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Malaysia top judge indicates support for proposed judicial reform

[JURIST] Chief Justice of the Federal Court of Malaysia Abdul Hamid Mohamad [official profile] indicated his support Wednesday for the creation of an independent body to govern the appointment and promotion of judges, reportedly telling a group of judges that it would help "regain the confidence of the public in the judiciary." In March, newly appointed Malaysian Law Minister Zaid Ibrahim [firm profile] proposed creating an independent appointment body [JURIST report] to ensure both an independent judiciary and greater transparency in the appointment process. Zaid's proposals were immediately backed by the Malaysian Bar Council.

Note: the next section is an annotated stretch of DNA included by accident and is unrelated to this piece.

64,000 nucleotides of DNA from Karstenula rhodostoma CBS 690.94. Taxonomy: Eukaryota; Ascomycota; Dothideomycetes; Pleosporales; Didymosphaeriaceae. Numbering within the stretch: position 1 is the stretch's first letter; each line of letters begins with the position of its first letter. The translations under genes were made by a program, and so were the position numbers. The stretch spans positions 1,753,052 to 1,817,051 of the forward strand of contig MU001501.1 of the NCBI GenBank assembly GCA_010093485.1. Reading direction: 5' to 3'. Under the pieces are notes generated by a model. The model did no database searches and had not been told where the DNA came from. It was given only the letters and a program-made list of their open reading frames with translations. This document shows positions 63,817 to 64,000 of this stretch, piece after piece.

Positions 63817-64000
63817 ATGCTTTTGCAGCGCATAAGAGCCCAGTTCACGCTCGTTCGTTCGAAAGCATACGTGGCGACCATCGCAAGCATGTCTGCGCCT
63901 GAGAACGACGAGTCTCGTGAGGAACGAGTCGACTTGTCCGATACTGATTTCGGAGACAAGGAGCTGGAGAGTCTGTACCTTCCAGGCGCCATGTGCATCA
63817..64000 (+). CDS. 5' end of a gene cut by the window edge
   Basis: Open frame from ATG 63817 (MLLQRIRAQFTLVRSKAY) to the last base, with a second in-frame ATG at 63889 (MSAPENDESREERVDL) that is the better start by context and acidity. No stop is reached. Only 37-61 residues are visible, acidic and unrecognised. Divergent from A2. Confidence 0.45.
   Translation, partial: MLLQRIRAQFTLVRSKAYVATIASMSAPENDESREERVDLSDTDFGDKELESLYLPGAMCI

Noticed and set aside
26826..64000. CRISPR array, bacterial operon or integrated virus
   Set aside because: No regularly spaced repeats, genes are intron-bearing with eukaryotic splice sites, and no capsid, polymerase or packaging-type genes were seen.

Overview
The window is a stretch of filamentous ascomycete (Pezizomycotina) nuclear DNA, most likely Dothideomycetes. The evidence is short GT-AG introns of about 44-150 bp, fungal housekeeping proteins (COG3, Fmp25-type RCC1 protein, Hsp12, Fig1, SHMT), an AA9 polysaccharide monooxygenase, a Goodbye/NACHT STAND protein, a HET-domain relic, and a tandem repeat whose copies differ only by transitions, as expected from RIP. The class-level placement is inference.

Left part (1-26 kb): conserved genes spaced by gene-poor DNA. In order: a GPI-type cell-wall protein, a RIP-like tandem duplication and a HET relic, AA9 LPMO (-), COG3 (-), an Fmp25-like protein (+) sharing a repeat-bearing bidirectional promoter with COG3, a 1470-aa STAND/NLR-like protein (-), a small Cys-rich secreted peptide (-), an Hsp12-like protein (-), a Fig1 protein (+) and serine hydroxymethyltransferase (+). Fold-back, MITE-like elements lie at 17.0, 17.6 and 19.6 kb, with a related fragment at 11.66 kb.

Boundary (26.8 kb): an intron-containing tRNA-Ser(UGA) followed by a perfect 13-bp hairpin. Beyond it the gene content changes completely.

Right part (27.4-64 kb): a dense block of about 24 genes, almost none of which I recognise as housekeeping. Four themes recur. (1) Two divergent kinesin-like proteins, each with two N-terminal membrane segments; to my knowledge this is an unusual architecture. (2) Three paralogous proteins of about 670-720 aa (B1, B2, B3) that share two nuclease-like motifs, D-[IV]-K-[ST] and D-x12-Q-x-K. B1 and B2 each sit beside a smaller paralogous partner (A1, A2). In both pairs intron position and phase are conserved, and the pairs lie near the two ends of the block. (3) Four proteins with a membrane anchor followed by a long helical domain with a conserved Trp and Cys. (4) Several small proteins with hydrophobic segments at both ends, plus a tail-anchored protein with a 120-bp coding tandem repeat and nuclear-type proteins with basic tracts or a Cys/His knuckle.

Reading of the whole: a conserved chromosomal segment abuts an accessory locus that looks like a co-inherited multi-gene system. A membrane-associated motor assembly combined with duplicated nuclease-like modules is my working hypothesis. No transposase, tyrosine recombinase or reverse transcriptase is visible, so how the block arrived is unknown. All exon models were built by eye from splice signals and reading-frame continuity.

In September 2007, approximately 2,000 lawyers and activists protested [press release; JURIST report] in Malaysia's capital, calling for an investigation into judicial corruption. The protest was sparked by the release of a 2001 video [Malaysian Bar Council report and streaming video] showing prominent Malaysian lawyer V.K. Lingam on the phone with someone who is believed to be former Malaysian Chief Justice Ahmad Fairuz Sheikh Abdul Halim brokering Halim's appointment to become chief justice. In January, Lingam claimed he must have been intoxicated [JURIST report] in the video when he appeared to be arranging for the appointment of "friendly" senior judges during an official inquiry into the incident. An inquiry panel has yet to release its findings about the incident. AP has more.

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